The Terrible, Horrible, No Good, Very Bad Week
Following the speculation of Katie Couric leaving and its Dem WH '08 debate in NC being cancelled, CBS received more "bad news" on 4/22. The "'Evening News' recorded the worst five-night run in its history last week." The program attracted an average of 5.4M viewers. "That number was down from about" 5.6M "the week before and" 6M "two weeks ago." CBS Sr. VP Paul Friedman: "Of course we're frustrated with the ratings. We believe the broadcast and Katie are not getting the credit they deserve" (Carter, New York Times, 4/23).
Way To Go, Williams
In other ratings news, NBC's "'Nightly News' was the most-watched network evening newscast, winning the week of" 4/14 "in all categories" (release, 4/22).
Meanwhile, "Daily Intelligencer" reports, NBC's Brian Williams' new "fun and fearless" MySpace page "automatically plays Gnarls Barkley" and reveals that he "has fallen for Vampire Weekend" (New York mag, 4/22).
Jay Leno: "In Pennsylvania, Hillary Clinton and Barack Obama celebrated Earth Day by throwing mud at each other. ... This week, of course, Passover week. I guess it started Saturday, and it lasts for eight days. And again, you know, President Bush tries to get into the spirit of the Jewish holiday. I don't think he understands. I understand he spent all day coloring matzo balls. ... Of course, all the presidential candidates seized on the pope's visit. And people are speculating which presidential candidate is most like the pope. And it's hard to say. I mean, you got John McCain, he's the old guy. He's closest to God. Barack Obama is the elitist. He's holier than thou. And, of course, Hillary who is married to Bill Clinton, and who has forgiven more sin than Hillary? How do you pick one? ... And former Defense Secretary Donald Rumsfeld, working on a new book about his strategy for the war in Iraq. The book just came out, we have a first copy here. It's called, 'Don't Blame Me. It was Cheney's Idea.' Also in Washington this week, President Bush named a new HUD chief. Bush says he wants to reverse the direction of HUD. Now, if you reverse HUD, you get 'duh'" ("Tonight Show," NBC, 4/22).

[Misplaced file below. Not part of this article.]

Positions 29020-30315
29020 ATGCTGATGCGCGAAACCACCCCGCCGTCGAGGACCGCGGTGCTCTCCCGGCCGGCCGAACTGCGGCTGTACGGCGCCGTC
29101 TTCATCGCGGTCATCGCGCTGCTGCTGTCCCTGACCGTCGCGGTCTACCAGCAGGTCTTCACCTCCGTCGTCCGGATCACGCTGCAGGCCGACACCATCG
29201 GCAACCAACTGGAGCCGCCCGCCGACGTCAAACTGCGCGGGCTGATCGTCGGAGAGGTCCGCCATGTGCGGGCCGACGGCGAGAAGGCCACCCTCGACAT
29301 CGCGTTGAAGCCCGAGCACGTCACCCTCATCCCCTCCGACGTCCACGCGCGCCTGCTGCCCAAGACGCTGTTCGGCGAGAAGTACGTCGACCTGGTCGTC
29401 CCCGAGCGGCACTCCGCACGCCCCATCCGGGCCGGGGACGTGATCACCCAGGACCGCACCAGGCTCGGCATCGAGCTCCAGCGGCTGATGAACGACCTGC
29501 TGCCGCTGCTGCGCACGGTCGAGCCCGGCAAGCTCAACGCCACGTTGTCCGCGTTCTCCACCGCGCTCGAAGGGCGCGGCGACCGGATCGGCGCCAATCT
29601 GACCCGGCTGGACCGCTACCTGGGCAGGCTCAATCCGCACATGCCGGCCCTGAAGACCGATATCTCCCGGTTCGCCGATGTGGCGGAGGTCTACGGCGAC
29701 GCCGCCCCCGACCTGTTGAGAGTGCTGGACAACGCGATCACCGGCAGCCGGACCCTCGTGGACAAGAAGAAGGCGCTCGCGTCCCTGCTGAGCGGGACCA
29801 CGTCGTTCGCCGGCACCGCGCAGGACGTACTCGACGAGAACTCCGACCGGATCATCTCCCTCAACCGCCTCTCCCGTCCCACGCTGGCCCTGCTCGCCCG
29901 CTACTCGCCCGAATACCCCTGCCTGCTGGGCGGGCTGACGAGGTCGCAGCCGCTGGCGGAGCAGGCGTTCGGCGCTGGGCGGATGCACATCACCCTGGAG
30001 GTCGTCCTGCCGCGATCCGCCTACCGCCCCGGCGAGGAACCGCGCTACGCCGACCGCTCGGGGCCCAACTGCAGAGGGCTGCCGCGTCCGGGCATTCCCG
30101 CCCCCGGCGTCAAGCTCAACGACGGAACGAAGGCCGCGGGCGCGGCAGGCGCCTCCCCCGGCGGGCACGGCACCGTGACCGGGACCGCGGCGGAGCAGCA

David Letterman: "And today in Pennsylvania, are you excited about the campaign? The Republicans, you know, you have John McCain, and he was running against Gomer Pyle. ... Now they have Hillary and Barack Obama. And oh, my gosh. Here's the problem. I'm no pundit, I'm no political expert, but here is the problem with what the Democrats are doing. They're spending too much time attacking one another, and not enough time trying to rig the election. That's the problem. Hillary, God bless her. She is a campaigner, and you know, she is trying to convince the people in Pennsylvania that she's a hunter. So she's been campaigning all month in Pennsylvania. Yeah, she's a hunter. So she shows up at campaign events wearing her beaver pelt pantsuit. ... And this is great. She's been trying to convince the voters in Pennsylvania that she is pro-gun. I was thinking about this. Come on. If she was really pro-gun, Bill would be dead" ("Late Show," CBS, 4/22).